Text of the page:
PHOTOS: Snow Observations on HaleakalāMarch 5, 2015, 1:51 PM HST · Updated March 12, 12:26 AM 0 Comments
By Meteorologist Malika Dudley / Email: email@example.com
New observations (Posted March 6, 2015):
We are receiving more observations and images from Maui residents that experienced a “snow day” overnight on March 4, 2015.
Maui kama’aina, Chaz Antonio, was first alerted of the snow by a friend who lives on Crater Road.
He and some friends decided to drive to the summit and check it out for themselves. They got up to the summit at about 12:30 a.m. He says it was really clear and some light snow was falling on them when they first arrived. By 2:30 a.m. when they headed back down from the summit, clouds and mist had rolled in and the snow was melting. Chaz was raised Up Country and this was his first time seeing snow! See a slideshow of his images below.
Previous story (Posted March 5, 2015):
MauiNow has received observations of wintry weather from two workers at two observatories atop Haleakalā. Typically if a big snow event is expected the National Weather Service will issue a Winter Weather Advisory. That was not the case, however the conditions were right for light snowfall the evening of March 4, 2015.
An employee at one of the observatories reported that temperatures dipped to 30° and he saw a mix of sleet and rain with “off and on flakes that were not sticking.”
Haleakalā National Park staff were unable to confirm the reports as the ranger on duty did not observe such conditions.
William Nill, another worker at a different observatory, captured this photo of a light dusting of snow at about 10,000 feet. He says it was taken at 6:18 p.m. right as the sun was setting.
“I work at the observatory so I’m up there on the daily. It had been raining all afternoon and when temperatures dropped below 34 degrees we started looking outside for signs of snow. At around 4 p.m. we started seeing little flakes in the air, but the surface temperature wasn’t cold enough to keep it frozen on the ground. It started really coming down around 6 p.m.”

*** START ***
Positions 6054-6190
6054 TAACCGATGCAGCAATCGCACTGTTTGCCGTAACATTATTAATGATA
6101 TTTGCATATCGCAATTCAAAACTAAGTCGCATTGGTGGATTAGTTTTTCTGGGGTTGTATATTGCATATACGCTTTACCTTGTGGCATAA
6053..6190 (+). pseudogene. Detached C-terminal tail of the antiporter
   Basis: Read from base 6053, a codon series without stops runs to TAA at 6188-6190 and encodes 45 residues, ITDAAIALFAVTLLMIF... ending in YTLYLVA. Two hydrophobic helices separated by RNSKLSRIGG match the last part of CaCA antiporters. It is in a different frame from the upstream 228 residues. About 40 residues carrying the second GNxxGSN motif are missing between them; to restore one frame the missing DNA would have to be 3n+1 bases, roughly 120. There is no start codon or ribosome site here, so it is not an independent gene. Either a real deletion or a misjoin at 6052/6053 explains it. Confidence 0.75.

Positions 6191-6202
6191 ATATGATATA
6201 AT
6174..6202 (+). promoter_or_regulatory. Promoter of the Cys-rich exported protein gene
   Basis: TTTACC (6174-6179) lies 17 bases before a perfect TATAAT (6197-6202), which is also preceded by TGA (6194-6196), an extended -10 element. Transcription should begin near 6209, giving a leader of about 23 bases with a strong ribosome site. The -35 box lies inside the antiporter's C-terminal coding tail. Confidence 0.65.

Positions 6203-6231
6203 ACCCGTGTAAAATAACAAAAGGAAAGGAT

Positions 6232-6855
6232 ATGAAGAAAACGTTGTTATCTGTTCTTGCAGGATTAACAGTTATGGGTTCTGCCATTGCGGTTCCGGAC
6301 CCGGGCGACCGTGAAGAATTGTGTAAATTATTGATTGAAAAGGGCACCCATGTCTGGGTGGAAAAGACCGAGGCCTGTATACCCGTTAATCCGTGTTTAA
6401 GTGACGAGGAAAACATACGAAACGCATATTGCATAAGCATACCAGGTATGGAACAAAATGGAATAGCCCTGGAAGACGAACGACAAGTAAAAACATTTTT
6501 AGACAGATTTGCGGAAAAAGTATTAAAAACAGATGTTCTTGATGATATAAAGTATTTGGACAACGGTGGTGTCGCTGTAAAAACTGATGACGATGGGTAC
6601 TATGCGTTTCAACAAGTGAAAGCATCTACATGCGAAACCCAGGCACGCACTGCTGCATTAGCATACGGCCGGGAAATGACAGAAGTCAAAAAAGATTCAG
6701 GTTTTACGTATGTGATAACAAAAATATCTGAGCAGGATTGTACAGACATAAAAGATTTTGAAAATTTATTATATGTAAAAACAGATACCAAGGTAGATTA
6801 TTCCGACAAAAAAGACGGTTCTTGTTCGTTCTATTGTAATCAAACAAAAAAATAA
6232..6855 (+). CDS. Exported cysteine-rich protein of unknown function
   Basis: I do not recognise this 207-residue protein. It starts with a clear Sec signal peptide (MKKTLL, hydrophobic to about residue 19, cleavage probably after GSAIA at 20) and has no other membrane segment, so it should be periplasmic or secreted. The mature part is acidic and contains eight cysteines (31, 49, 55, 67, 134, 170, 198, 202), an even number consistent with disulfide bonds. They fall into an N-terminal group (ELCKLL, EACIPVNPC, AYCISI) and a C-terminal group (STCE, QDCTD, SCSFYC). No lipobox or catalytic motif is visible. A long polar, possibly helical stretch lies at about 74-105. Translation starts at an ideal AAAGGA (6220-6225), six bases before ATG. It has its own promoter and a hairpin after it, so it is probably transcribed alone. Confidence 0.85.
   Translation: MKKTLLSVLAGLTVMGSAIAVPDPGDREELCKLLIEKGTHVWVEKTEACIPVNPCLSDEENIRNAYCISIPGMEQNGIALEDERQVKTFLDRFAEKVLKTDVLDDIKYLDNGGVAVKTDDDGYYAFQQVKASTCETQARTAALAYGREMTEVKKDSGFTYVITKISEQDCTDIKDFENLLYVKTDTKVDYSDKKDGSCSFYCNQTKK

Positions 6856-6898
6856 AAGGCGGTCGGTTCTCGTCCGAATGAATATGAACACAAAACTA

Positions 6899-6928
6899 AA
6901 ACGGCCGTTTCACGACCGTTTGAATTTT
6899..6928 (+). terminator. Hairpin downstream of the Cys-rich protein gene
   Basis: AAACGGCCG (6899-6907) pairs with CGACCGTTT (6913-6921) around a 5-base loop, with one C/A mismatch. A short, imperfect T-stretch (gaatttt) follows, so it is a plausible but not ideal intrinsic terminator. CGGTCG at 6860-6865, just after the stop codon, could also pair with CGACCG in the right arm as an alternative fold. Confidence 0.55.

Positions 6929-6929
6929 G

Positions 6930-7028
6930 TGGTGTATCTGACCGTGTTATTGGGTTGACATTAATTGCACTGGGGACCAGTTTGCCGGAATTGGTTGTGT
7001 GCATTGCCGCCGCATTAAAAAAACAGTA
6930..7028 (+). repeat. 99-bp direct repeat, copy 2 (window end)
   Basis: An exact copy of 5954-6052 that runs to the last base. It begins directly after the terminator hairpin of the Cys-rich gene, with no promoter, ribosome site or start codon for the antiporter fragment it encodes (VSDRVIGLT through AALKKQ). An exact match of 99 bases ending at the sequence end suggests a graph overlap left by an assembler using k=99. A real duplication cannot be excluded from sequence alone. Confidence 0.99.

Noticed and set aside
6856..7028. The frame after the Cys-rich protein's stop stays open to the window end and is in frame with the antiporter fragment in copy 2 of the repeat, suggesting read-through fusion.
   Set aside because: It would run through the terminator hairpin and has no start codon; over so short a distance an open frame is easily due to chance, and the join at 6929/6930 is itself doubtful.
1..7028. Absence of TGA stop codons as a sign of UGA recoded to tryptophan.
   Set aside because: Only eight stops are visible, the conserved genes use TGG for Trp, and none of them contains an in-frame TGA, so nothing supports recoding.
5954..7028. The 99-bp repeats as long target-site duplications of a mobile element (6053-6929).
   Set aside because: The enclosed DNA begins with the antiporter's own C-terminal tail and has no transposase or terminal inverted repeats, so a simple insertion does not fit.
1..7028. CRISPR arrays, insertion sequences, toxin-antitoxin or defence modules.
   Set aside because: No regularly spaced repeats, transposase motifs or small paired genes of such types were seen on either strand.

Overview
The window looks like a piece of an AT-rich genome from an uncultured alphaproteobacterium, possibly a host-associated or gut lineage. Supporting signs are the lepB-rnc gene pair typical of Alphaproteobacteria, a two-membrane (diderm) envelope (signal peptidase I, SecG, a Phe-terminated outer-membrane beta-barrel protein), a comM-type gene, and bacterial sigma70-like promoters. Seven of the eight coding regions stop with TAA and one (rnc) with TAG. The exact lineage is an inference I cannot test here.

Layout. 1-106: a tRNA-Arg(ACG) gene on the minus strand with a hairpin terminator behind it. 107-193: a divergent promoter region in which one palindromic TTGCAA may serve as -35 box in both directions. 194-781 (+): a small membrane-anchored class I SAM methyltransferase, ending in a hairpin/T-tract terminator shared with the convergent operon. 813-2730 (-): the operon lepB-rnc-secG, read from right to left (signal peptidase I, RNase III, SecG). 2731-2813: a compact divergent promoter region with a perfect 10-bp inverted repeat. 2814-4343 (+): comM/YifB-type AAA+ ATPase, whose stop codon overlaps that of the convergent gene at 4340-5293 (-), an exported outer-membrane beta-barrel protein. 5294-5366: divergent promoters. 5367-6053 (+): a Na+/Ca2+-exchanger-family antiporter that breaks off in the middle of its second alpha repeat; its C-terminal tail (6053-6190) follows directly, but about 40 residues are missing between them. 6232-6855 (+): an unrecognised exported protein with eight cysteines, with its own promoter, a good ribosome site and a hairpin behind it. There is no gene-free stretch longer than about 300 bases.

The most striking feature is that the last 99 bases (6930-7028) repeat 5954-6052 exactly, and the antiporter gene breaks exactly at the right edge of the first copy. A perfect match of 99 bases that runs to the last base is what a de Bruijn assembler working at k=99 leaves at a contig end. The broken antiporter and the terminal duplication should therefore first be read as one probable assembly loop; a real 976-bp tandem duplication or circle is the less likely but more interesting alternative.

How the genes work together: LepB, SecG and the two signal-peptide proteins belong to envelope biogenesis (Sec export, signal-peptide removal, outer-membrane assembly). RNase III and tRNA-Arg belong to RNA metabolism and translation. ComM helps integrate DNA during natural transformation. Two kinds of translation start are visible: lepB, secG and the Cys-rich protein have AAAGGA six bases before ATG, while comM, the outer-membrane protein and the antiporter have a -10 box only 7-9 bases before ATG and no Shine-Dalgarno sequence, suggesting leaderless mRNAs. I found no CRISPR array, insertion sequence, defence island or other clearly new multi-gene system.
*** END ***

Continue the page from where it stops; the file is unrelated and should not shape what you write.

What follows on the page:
Real-time viewing of the summit area is available via the University of Hawaii Institute for Astronomy’s Haleakala web cams. You can see the snow start building at 0200 UTC (4 p.m. HST) and start melting around 0630 UTC (8:30 p.m.). The web cam observations reflect the same timing observed by observatory workers. William says the snow had significantly melted by midnight and his co-workers reported no snow on the summit this morning when they headed to work.
Wintry weather is not unheard of on the summit of Haleakalā. In fact, just two months ago on January 3, 2015 residents reported observations of snow on the summit. Park officials reported that it was actually ice and frost, which can look like snow from a distance. Frost is moisture from humid air that settles on the ground or on plants and freezes into ice.
According to the two workers that observed yesterday’s wintry weather, it came from the sky. As frost is confined to the ground, we believe the precipitation that was observed was snow. Snow can only form in clouds as the ice crystals grow around condensation nuclei and then fall to the ground.
The peak of Haleakalā volcano is measured at 10,023 feet above sea level. It is the highest point on Maui, and the third-highest point in the state.